While the red petals dry, use a brush and the Burnt Umber paint to make a slight stippling motion to create small circles in the center as a base for the flower center. Make sure to use a dry brush when changing colors, especially with craft paint.
Dot over that with Yellow Ochre (Antique Gold) which is a yellow medium hue. To make the dots more defined, flip the brush over and dip the end of the brush in paint and lightly touch the canvas with the yellow paint.
You can repeat the same painting technique with the dark green paint and white paint. This creates the flower center and adds dimension to the center of the flower.
Mix 3 parts red and 1 part white paint to create a lighter red color, it will be almost a dark pink shade. Paint smaller petals around the top of the flower head with the lighter color. The Light Buttermilk can also be sued at this time to create some diffuse highlights on the petals in a diagonal pattern.
While all of the petals and center are drying, now is a good time to add some green leaves. I used Hauser Dark Green but you can also use Green Hue Permanent to paint in the leaves. To paint poinsettia leaves, basically make squiggly triangles with a little bend to them. Leaves in nature aren’t perfect, and so ours won’t be either, and that’s a good thing! Use the same paint technique that was used to create the texture on the petals to create texture on the leaves. Once they are painted, paint the background of your canvas. I used Hauser Medium Green for a vintage look, but straight (Mars) black paint would also be striking with these beautiful Christmas flowers.
The center should be not as wet at this point. Fill in any white spaces with a thin liner brush with Burnt Umber. This will help create a shadow in the center.
This is where the white paint and detail work comes in to make your poinsettia flower really pop. Using white paint, take your liner brush with a little paint on the tip, and line the edges of the poinsettia to create highlights. If you look at the flower bract, I lined one edge and or a center line, on the lower petals, and on the smaller petals I created curved lines to mimic flower petal veining.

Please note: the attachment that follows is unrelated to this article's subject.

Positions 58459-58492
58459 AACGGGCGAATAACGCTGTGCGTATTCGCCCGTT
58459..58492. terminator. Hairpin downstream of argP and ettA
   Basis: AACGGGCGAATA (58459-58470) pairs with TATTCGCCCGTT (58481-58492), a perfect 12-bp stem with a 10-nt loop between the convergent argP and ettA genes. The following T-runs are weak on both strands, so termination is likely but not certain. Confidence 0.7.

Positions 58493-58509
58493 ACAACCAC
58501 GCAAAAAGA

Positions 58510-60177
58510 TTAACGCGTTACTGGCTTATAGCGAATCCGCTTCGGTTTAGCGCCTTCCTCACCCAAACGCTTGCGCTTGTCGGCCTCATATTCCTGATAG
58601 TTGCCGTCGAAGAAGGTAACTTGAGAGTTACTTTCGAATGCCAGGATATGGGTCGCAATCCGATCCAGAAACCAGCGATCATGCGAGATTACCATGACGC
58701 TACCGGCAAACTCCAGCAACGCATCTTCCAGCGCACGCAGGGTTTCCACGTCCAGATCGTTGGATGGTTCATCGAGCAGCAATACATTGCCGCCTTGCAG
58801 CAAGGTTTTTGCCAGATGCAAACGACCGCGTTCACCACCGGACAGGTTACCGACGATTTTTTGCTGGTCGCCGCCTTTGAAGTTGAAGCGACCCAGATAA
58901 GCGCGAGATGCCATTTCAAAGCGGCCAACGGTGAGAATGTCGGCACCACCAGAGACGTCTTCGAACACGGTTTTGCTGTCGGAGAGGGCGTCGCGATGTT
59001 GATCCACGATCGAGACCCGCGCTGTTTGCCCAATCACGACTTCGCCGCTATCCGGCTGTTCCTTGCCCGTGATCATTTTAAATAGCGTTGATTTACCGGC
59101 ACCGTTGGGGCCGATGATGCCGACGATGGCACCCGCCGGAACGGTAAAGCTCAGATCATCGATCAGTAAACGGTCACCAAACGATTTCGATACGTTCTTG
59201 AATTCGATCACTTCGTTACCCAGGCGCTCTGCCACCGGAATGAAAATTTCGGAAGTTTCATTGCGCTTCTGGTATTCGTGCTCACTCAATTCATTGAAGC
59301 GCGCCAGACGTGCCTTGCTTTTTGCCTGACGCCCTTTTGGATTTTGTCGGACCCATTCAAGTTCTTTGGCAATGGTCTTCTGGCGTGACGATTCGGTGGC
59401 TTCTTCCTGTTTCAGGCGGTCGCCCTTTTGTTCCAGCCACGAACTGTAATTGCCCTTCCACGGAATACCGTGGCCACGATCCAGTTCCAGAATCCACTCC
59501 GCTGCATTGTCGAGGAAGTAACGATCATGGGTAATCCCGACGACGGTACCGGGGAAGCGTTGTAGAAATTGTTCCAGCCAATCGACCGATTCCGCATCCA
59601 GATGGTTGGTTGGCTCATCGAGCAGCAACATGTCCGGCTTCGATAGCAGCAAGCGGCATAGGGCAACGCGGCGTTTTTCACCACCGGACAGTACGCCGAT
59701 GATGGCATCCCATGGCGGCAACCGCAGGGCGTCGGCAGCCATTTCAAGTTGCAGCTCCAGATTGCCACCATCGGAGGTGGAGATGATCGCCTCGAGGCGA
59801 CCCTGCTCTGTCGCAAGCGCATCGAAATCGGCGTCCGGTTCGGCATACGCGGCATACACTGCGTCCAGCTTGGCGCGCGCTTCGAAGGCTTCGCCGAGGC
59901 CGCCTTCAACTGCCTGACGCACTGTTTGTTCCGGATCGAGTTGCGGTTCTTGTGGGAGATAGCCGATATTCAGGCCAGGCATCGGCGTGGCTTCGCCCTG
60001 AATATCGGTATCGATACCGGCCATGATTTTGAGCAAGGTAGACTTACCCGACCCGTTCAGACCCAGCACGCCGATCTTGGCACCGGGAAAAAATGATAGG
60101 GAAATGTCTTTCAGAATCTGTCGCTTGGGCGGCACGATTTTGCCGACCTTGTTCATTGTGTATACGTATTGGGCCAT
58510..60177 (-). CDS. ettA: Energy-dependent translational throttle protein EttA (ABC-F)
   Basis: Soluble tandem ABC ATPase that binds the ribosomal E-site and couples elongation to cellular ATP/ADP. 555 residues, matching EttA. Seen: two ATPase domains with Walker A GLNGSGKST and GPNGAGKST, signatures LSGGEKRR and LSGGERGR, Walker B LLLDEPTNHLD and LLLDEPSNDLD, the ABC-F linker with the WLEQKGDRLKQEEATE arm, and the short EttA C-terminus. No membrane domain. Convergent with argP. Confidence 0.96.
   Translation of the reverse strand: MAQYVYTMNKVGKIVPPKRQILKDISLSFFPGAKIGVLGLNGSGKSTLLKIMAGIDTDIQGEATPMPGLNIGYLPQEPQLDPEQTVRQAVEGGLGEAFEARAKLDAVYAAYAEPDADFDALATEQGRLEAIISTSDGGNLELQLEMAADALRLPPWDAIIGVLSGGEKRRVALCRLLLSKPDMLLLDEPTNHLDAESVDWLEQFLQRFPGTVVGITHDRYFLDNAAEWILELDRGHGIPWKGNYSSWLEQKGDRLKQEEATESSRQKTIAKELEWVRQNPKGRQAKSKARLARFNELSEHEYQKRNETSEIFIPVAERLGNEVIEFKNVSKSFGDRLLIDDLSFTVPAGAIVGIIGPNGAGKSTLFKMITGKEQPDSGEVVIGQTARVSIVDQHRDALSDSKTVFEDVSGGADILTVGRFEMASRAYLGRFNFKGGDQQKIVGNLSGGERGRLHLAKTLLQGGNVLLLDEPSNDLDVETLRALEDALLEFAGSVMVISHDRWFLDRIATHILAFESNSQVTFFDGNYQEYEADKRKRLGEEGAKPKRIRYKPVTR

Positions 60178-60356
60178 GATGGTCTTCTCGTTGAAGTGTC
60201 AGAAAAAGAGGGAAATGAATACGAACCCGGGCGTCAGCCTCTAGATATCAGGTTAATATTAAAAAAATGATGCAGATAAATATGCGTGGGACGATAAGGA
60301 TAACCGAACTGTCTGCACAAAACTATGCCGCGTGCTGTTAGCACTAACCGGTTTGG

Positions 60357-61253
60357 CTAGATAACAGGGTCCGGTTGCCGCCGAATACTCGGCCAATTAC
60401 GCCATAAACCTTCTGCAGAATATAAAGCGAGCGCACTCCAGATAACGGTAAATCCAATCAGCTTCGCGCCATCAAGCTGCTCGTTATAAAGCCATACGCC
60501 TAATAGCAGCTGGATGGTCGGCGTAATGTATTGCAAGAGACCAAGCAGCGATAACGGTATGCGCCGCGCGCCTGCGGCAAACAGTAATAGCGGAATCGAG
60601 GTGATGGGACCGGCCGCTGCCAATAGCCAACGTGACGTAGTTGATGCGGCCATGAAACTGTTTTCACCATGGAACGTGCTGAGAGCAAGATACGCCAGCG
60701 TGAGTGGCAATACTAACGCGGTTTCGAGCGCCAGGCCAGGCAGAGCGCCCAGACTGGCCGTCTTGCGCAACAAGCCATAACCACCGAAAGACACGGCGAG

I also went back with a little Burnt Umber and added a shadow at the base of the larger petals and on the leaves. The shading helps it to look dimensional and add depth. don’t be afraid to try variations of adding more or less white and red. There are so many gorgeous colors of poinsettia flowers from creamy white, speckled and pink to an almost green color.
Once you master painting one Poinsettia flower, you are ready to paint a bunch of them! The cluster in nature, so don’t be afraid to place your flowers too close together. You can also paint other pine branches or painted embellishments to create a Christmas bouquet as well. Once you get the hang of How to Paint a Poinsettia Flower acrylic painting, they would be gorgeous on a handmade Christmas card!
To transfer the poinsettia template, you can use either graphite paper, or rub a watercolor pencil across the back and trace over it to transfer it to the surface of the canvas.